Tag Archives: advocate

Kim Darling

December 27, 2016 by
Photography by Bill Sitzmann

Omaha-based artist Kim Darling (also known as Kim Reid Kuhn) is relishing a moment of “when one door closes, another opens.”

Darling, a prominent Benson First Friday contributor known for curating provocative exhibitions and performances at Sweatshop Gallery—and arguably one of the reasons why Benson’s aura is what it is today—is now applying her passion for community arts advocacy in new ways.

“Sweatshop Gallery was always a launching point for larger social ideas,” she says.

Since the gallery’s closing in October 2015, Darling has accepted four artist residencies at four different Omaha schools. She has collaborated on two projects, Swale and Wetland, with former Bemis Center artist Mary Mattingly. Those “socially engaged projects” were both featured in The New York Times, Art Forum, and ART 21.

Darling is many things to many people: community activist, curator, mother, teacher, advocate, tastemaker, and artist. It is within their nexus that she has found new momentum—namely, public and socially engaged projects that define and build community through art with artists.

Recent iterations include exhibitions and subsequent public programming at both The Union for Contemporary Art and the Michael Phipps Gallery at the Omaha Public Library. Darling presented her paintings and photographs in a gallery setting that later set the backdrop for public conversations around topics of police brutality, definitions of “public-ness,” and how race, gender, and socio-economic realities frame perceptions of place.

Yet despite a very public persona, her zeal for her own private painting practice is on fire.

Darling’s iconography is distinct. With a distilled color pallet of coal black, turquoise, dirty white, and cotton candy pink, her canvases are peppered with oddly familiar shapes and punk references.

Her aptly named “Rat’s Nest Studio” is nearly at capacity with in-progress paintings and sketches of future projects—each influencing the other. It is in her studio where the visible traces of a focused artist are on display. In the duality of social engagement and private studio making, inspiration is constant. For Darling, “these different perspectives feed me, helping keep my marks and ideas raw.”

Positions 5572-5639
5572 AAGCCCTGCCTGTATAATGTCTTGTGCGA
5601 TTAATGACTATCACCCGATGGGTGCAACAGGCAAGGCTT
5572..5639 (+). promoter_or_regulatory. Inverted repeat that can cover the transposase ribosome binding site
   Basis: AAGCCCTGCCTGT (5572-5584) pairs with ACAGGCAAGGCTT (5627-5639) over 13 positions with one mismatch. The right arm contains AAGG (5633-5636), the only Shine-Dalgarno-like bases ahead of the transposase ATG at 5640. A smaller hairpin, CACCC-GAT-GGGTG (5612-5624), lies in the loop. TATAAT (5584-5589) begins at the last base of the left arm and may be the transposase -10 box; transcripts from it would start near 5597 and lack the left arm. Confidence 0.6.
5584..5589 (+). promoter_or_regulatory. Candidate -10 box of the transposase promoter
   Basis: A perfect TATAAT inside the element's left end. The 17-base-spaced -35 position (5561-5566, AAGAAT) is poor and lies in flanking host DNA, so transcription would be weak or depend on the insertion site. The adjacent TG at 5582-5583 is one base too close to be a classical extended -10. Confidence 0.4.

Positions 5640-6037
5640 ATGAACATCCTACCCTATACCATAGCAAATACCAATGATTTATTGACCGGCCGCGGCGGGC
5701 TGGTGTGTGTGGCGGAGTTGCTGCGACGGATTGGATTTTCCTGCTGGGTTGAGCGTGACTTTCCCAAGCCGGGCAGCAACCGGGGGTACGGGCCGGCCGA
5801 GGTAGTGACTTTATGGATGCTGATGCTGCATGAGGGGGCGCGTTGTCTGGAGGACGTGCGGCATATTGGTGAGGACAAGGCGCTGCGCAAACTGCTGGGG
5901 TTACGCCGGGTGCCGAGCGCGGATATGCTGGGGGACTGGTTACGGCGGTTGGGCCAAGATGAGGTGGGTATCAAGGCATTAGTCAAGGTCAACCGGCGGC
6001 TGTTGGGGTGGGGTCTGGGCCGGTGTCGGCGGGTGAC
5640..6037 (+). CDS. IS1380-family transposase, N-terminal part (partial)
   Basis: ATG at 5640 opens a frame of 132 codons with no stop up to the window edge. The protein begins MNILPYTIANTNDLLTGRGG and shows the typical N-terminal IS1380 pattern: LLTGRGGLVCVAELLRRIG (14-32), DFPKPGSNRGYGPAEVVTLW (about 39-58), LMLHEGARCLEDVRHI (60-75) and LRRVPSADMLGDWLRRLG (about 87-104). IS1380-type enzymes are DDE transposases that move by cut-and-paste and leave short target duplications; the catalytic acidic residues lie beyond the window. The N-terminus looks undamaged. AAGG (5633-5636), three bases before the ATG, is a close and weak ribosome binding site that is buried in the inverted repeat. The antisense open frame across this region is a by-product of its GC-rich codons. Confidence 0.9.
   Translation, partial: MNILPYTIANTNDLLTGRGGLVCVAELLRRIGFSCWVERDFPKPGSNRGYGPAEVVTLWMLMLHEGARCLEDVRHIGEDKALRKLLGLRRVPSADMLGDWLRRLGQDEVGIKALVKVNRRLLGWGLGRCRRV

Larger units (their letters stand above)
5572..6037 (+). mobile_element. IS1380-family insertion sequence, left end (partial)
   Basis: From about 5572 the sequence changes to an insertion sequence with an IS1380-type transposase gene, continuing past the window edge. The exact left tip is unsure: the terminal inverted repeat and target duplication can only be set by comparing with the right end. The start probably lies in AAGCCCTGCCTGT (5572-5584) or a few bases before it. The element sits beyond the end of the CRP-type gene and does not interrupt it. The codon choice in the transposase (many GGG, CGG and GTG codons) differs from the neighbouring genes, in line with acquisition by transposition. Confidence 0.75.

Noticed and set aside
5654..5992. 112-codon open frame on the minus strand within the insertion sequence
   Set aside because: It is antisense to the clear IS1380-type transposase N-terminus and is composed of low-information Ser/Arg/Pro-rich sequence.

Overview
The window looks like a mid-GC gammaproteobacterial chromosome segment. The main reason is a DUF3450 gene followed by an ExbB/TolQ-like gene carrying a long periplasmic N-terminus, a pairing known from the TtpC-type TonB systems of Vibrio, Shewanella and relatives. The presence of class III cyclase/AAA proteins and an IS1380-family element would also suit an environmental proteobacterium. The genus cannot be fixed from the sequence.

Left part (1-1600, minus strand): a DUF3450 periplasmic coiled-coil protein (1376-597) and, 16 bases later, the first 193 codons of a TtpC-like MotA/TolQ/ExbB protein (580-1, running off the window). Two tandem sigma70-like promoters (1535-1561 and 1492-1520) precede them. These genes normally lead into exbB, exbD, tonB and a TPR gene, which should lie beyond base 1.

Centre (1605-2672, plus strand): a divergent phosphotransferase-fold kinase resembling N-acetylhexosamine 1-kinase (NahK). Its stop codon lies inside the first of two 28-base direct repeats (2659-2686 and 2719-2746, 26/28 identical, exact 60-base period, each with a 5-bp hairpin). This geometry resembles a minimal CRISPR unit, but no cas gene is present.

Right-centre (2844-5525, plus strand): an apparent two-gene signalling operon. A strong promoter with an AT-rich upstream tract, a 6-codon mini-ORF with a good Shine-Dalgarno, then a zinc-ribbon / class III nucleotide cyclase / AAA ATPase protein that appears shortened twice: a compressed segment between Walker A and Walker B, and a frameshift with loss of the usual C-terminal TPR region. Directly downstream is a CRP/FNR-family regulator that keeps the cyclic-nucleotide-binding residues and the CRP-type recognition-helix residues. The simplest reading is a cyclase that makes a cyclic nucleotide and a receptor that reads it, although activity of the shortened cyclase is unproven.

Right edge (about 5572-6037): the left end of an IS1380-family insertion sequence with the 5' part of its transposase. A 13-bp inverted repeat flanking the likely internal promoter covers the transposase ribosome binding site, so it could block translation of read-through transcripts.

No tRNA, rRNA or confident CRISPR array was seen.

There is no mistaking Darling’s passion. Navigating a newly trodden path of community building through arts advocacy can be complicated, but for Darling, “there is a simple power in art making and storytelling.” This is where her art and life meet—an intersection of public discourse and art with an emphasis on communal and social concerns.

With Darling’s ongoing efforts, this new chapter will continue to be a revolving door for opportunity, inspiration, and evolution.

Visit kimdarling.net for more information.

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Karen Sokolof Javitch

February 25, 2013 by
Photography by Bill Sitzmann

The image of Karen Sokolof Javitch singing and camping it up on YouTube in the music video of her song, “I’m Not Obama’s Babe” doesn’t square with the unassuming, quietly engaging, makeup-less woman who buys flavored water at her favorite coffee shop. Not surprising, since there are many facets to the Omaha native: singer, songwriter, author, playwright, radio host, advocate, teacher, wife, mother, daughter, philanthropist.